Stuffed animals line the window sill, toys crowd the room’s perimeter, children’s crayon drawings depict a loss of childhood.
In this therapy room and throughout Nairobi Women’s Hospital, a 15-member-strong gender-based violence team treats and counsels the women, men and children who much more often than not, are the victims of horrific sexual violence.
There is enormous demand for the services the team is providing, so they put in long hours, unwilling to turn anyone away. Given the nature of their work, they have few moments of peace. They shudder as they tell us about some recent victims, the oldest and youngest they’ve seen: a 105-year-old woman and a one-month-old baby.
Since 2001, when the hospital opened and then grew to include four other health facilities, they have treated more than 32,000 survivors, plus 10,000 more in post-election and other crisis situations. These survivors require at least six months of treatment, and often more in cases of child abuse. It’s a long path for anyone, anywhere, to start and take, but especially for those in countries where access to quality primary health care is limited or unavailable, let alone treatment and counseling for gender-based violence.
The hospital’s work isn’t confined to the hospital walls. Counselors from its Gender Violence Recovery Center routinely reach out to surrounding communities—including schools—to work with survivors, some of whom don’t realize that they’ve been abused until they learn that violence shouldn’t be the norm. In the hospital, the health workers they’ve trained to be sensitive and responsive to survivors follow special instructions for triaging these survivors, including photographing injuries and testing DNA samples to provide evidence to Kenyan authorities. In the halls of the legislature, they’re working to change the laws to ensure that survivors are treated with dignity.
All of the gender-based violence services at the 24-hour hospital and its sister facilities—which comprise the biggest hospital chain in the country—are free. The program doesn’t pay rent, and the hospital also gives the program free administrative and business support. Other costs are covered by a charity.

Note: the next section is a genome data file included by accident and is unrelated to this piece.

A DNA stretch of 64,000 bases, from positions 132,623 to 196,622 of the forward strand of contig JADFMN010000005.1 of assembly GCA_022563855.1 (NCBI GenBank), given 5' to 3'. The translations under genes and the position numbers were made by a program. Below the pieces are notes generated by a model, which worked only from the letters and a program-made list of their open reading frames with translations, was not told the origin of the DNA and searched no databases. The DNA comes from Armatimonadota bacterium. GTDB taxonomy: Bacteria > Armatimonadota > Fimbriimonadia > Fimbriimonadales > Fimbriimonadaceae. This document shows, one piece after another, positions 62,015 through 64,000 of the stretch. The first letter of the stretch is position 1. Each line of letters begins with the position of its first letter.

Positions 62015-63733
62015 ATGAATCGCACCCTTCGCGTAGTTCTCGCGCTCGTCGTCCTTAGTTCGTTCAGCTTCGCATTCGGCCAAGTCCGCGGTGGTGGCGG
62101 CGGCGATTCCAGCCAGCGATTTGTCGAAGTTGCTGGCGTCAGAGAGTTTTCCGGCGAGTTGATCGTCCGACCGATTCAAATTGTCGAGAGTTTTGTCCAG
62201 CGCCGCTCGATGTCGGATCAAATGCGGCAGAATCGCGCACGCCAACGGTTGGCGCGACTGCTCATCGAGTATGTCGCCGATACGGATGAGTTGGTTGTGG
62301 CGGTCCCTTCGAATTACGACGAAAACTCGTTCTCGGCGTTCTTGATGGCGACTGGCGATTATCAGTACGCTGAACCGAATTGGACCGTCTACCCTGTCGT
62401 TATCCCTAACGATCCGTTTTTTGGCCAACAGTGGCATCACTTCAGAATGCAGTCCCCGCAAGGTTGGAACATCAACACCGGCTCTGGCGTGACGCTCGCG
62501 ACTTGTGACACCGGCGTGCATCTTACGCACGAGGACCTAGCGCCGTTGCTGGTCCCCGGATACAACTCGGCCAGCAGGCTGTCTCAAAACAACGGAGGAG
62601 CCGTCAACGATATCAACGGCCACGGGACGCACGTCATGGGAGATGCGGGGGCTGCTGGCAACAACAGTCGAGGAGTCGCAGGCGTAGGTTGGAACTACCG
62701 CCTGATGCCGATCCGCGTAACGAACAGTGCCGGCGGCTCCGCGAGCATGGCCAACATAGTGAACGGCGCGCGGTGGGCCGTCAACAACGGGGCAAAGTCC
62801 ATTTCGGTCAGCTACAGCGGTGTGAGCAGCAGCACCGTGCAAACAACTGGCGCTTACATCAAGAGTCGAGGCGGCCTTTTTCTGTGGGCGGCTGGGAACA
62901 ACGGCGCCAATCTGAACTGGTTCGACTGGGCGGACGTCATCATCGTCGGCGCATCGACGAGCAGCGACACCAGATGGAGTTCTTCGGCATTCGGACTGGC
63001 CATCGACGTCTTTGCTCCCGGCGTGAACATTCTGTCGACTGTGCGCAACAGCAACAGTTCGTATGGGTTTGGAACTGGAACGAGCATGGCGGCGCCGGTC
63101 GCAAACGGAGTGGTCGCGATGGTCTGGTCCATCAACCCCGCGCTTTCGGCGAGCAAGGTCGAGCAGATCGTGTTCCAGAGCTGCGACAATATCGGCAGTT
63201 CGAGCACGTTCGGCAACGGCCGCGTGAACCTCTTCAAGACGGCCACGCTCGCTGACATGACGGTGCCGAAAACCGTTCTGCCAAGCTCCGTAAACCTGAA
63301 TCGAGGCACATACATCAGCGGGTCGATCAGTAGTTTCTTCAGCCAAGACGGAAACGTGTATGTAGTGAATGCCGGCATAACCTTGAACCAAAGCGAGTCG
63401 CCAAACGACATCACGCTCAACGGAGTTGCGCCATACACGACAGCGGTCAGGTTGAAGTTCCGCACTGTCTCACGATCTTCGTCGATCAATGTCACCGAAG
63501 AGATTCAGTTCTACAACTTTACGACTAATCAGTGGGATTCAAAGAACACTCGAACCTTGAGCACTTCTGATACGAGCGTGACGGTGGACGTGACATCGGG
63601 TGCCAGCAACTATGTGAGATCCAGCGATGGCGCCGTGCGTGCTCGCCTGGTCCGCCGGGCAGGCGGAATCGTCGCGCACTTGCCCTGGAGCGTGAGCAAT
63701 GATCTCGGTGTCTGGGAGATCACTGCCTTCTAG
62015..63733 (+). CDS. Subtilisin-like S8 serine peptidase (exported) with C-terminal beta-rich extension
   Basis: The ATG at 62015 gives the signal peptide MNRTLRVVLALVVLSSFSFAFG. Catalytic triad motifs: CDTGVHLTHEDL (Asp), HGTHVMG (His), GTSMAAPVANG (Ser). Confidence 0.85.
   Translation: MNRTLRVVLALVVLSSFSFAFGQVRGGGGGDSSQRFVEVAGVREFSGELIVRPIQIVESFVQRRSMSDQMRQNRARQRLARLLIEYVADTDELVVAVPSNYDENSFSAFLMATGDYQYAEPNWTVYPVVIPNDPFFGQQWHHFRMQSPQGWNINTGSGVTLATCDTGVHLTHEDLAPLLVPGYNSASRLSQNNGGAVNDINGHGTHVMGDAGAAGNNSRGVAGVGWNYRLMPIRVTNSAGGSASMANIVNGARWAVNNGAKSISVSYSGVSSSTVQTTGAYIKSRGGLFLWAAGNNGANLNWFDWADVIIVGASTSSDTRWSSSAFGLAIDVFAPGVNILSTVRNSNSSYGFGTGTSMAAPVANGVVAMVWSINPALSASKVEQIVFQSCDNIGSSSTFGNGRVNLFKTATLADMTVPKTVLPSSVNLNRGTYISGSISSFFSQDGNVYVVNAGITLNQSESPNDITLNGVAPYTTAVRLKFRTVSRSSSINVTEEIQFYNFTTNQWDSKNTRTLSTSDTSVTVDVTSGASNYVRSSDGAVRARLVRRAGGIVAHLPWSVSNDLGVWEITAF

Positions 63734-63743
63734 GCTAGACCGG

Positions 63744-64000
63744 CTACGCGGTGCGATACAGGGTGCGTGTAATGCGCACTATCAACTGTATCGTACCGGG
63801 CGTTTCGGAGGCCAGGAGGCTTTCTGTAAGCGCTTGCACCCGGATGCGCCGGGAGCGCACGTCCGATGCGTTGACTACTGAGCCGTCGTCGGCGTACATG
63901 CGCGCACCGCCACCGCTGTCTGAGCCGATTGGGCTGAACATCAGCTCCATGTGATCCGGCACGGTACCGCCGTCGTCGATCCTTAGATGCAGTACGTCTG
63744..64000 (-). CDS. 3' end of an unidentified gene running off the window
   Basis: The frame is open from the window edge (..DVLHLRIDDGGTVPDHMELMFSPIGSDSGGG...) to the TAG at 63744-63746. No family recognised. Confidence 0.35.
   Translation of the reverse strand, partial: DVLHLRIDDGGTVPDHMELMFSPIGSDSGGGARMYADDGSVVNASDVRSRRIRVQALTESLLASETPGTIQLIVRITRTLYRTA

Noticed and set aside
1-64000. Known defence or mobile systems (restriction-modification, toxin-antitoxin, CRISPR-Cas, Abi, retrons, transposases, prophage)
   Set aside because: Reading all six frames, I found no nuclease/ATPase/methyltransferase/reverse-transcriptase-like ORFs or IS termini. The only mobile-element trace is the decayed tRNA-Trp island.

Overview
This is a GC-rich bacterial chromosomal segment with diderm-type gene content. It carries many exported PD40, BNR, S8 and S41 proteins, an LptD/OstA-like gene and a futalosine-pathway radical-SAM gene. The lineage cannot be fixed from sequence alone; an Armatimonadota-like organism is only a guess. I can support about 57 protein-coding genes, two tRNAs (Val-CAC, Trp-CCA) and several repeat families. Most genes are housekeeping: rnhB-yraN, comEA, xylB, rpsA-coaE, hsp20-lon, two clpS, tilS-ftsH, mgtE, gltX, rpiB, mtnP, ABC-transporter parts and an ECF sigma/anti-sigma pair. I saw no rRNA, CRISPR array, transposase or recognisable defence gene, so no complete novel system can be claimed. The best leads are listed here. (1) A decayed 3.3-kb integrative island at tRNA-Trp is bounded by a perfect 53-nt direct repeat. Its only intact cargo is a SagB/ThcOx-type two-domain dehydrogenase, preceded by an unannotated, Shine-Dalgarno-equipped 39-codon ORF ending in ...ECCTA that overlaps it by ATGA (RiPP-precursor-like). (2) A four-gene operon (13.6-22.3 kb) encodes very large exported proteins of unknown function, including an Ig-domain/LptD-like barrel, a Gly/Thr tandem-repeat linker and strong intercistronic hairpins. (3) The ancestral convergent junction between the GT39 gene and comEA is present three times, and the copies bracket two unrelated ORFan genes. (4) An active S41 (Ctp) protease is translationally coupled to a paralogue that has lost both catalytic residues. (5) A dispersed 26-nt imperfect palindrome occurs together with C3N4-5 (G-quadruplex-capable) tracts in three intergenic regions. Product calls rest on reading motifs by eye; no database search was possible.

The program was made possible through support from Health in Africa, an initiative of the World Bank Group that links governments in Sub-Saharan Africa to the private sector to improve the quality of health care in countries. The initiative helped create a positive regulatory environment for IFC, a member of the World Bank Group, to invest—and attract others to invest—in the healthcare sector in Africa.
As part of the Health in Africa initiative, IFC also helped to create—and invested $20 million in—the Africa Health Fund, a $105 million, dedicated healthcare sector fund focused on enabling low-income Africans to access affordable, high-quality health services. The fund has made 11 investments in six countries, including in the Nairobi Women’s Hospital in Kenya. This came at no cost to the government of Kenya, yet is benefitting any Kenyan who needs treatment.
And it’s changing the way the country—and the region—perceive, prevent and address gender-based violence. This kind of comprehensive approach to gender-based violence is not available in public facilities, but is now serving as the standard for public facilities in Kenya, as well as in the Democratic Republic of Congo, Somalia and South Sudan.
As we walked out of the hospital, we asked Alberta Wambua, Executive Director of the Gender Violence Recovery Center, why she was proud to lead the hospital system’s efforts to curb and treat gender-based violence. Unsurprisingly, she’s motivated by the survivors.
“They’re scars turning into stars that keep inspiring me every day,” she said.
Follow the World Bank Group health team on Twitter: @WBG_Health
Nairobi’s Gender Violence Recovery Center
Health in Africa
Sahel Women’s Empowerment and Demographics Project
World Bank and Group and Health
World Bank Group and Gender